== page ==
The classes I teach are paperless. All of our work is done on Blackboard, from the weekly blog posts to the major essays.
I ask my students if this presents any problems. “Rate it on a scale of one to ten,” I ask them. “A ‘ten is ‘it’s such a pain that I should change back to doing everything on paper,’ and one is ‘it’s as easy as falling out of a tree.’ What is your experience of this Blackboard-based, paperless English class?”
Most students say “one.” They have no trouble at all, which makes it clear to me that there’s no need to go back to paper. Some students, however, answer “three” or “four.” “I easily get lost,” a student once said. “I’ll remember that I have to go somewhere to turn something in, but I’ll forget how to get there.”
I told this student (and our class) that I am right there with her. My classes are paperless, but that doesn’t mean I’m a Blackboard wiz. Actually, catch me on a bad day and I’d answer my own question with a “five.” In one of my online classes, for example, I recently tried to separate my students into groups so that they could have a small group discussion, and it was a disaster. I created the groups, but I couldn’t figure out how to link the groups to the discussion board they were supposed to use. I’m sure this isn’t hard to figure out, but I didn’t know how to do it. For that week’s assignment, we were all lost on where supposed to click or what we were supposed to do—myself most of all.
I want to put the blame on Blackboard. I prefer technology that assumes I’m an idiot, which Blackboard does not. I just learned how to use Prezi, for example, and I love it; it feels like I’m finger painting, and somehow when I’m done with my presentation, it looks great. It was so easy to learn that it felt like I didn’t actually learn anything. Blackboard is not like this. Blackboard is not colorful or fun. Blackboard is hard.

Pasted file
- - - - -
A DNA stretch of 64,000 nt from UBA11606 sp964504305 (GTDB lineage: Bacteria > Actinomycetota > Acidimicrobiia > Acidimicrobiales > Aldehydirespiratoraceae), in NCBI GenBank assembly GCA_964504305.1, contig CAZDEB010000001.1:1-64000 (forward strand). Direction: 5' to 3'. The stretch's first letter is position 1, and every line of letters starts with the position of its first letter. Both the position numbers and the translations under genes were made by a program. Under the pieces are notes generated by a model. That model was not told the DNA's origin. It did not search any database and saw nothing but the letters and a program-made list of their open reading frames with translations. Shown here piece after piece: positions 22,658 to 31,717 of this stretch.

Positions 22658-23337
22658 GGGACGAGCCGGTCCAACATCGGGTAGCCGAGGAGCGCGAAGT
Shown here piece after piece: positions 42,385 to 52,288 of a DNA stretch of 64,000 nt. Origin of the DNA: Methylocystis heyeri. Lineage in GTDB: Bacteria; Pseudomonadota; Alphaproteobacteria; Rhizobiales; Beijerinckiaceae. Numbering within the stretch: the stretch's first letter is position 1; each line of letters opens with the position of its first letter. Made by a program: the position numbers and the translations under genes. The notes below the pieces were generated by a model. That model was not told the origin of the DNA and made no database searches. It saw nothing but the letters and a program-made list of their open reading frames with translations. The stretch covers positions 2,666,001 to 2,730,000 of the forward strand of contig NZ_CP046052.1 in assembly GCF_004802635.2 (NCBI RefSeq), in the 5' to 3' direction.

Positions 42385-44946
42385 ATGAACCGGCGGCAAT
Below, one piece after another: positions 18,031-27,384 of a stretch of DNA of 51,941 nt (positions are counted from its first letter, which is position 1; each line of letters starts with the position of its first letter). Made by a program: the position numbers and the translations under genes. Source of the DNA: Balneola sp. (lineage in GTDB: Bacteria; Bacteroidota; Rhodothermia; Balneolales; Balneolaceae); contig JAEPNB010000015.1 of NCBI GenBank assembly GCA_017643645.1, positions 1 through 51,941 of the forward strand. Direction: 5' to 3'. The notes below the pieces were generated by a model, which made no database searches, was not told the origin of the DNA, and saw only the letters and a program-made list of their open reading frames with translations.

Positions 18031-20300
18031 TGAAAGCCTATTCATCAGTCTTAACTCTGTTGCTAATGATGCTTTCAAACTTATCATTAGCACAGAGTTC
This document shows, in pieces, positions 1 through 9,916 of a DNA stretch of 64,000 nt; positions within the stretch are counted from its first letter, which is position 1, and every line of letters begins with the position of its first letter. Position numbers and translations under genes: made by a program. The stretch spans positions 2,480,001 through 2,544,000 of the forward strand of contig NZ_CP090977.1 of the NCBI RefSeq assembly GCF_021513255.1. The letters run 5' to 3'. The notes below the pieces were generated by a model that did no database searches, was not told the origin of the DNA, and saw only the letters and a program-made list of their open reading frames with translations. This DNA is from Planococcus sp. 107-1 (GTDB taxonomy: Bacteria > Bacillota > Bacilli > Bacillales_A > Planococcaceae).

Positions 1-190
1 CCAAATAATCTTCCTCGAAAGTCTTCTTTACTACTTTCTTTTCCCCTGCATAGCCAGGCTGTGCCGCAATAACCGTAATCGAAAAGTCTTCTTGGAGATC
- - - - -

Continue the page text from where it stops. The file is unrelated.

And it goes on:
So is college, I should remember.
We teachers and administrators prize the “values of a liberal arts education.” One such liberal arts “value” is that one should be free to pursue what one chooses—figure painting, for example. Another such value is that, in order to consider oneself educated, one should also strengthen one’s mind and skills in disciplines that don’t come naturally to us, disciplines that present some challenges. A “general education” program strengthens all sides of the thinking individual, the well-rounded scholar and citizen.
It occurs to me that we teachers should hold ourselves to the same standards to which we hold our students. In order to be a part of this education, I should participate. Educational technology, in other words, is my “gen-ed” course I love to hate.